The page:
André Leon Talley spoke to The Wall Street Journal about his America's Next Top Model hosting gig. It is clear he is finally bringing old-fashioned sophistication to this program for the first time in its history. What turns him off in a contestant?
Someone who makes excuses when you give them your observations, be they personal or professional. I just don’t think they should make excuses. They should take notes and say ‘thank you.’ That’s what I did. In my day you didn’t speak until spoken to. You are the student. We are the teachers.
It only took Tyra thirteen seasons to convince Talley to come aboard. She asked him to appear on the first season, but he didn't trust in the power of her smize yet, so he turned it down.
But Talley knows — and has known for some time — that modeling goes beyond the smize. It's about the inside:
It’s not just about being a model but being a person in life. If you’re going to be a model, what’s going to get you the job on a go-see and makes you stand out, it might not be your lipstick or your portfolio or what you’re wearing, it might come from your core being. Maybe it’s a wonderful anecdote to interject into an interview on a go-see. I think of myself as providing life coaching with out being too blunt. You have to go and present yourself in a certain way to get that job and it’s not about Cliffsnotes, it’s about generalities about life and wellbeing, deportment, how you walk, how you talk, how you interact with others around.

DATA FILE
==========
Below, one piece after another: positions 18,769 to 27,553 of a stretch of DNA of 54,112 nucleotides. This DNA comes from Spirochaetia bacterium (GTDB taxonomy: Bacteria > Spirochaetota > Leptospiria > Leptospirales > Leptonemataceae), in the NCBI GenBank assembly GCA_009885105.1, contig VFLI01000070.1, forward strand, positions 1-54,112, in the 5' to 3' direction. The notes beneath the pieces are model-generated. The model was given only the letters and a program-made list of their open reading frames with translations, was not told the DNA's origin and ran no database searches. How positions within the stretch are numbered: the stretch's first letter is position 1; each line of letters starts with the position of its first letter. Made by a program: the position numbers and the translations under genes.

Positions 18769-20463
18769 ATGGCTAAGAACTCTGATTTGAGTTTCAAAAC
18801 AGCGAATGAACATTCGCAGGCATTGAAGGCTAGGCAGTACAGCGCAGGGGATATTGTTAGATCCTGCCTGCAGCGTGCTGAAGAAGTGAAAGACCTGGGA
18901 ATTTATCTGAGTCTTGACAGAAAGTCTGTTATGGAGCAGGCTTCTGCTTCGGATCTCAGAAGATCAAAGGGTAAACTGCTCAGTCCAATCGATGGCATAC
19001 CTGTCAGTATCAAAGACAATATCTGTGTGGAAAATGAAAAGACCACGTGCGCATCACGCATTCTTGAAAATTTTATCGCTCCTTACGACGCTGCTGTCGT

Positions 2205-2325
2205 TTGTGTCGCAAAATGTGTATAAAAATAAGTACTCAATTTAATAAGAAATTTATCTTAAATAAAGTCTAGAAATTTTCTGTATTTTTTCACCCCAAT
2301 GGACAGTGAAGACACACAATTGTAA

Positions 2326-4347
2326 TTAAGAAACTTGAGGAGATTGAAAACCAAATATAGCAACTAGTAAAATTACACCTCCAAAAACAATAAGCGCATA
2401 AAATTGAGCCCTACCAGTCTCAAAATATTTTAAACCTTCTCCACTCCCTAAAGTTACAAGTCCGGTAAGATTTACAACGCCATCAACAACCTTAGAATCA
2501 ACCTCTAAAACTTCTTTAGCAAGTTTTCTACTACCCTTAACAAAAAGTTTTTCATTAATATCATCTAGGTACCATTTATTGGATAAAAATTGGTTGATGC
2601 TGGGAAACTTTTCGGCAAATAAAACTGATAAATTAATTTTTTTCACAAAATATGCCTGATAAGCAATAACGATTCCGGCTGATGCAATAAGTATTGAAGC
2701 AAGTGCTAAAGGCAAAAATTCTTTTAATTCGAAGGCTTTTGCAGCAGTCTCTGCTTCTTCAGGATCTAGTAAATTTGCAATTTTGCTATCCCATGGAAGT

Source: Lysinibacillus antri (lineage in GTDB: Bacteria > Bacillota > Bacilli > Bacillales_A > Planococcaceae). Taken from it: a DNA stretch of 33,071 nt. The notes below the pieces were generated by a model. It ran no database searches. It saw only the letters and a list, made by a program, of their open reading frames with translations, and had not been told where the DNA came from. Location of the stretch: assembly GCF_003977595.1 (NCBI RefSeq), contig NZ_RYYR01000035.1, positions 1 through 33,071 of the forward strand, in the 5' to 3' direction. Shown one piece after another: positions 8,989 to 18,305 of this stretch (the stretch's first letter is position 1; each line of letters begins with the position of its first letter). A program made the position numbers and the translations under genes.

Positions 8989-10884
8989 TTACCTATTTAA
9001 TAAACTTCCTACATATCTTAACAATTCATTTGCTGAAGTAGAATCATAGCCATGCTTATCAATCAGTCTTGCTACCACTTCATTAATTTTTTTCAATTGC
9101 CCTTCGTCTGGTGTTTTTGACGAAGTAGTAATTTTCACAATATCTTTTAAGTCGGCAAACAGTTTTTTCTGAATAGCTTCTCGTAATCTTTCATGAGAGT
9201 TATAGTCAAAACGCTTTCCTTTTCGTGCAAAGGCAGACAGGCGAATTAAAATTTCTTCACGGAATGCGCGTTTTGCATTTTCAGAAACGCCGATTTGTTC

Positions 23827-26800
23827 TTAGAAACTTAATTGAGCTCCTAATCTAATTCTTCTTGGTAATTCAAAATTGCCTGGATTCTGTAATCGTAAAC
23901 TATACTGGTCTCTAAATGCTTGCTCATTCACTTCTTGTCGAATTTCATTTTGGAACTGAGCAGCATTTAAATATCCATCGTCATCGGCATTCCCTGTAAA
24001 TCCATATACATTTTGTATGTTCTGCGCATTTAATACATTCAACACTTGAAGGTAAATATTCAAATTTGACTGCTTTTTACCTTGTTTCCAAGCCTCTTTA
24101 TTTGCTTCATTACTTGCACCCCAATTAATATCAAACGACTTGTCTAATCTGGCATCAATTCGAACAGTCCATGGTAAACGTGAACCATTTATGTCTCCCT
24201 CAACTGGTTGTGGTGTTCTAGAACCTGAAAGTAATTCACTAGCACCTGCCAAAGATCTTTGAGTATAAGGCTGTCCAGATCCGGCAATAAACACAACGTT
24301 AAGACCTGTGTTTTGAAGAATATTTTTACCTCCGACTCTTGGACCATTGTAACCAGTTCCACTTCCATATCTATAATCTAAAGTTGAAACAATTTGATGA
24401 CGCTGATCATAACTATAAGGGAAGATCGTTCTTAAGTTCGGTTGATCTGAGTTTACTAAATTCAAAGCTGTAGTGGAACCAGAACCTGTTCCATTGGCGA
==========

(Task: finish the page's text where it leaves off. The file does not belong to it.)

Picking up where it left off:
Oh, please. Vogue editors are all about being blunt. Hence the "dreckitude" catchphrase Talley coined, inspired by Rachel Maddow. Talley explains what it means:
Drekitude is the lowest point in the lowest ebb. It could be your look. It could be your shoes. It could be that you’re standing wrong. Drek is a total, total, total hot mess.
Watch us use it: America's Next Top Model has become so DREK over thirteen seasons.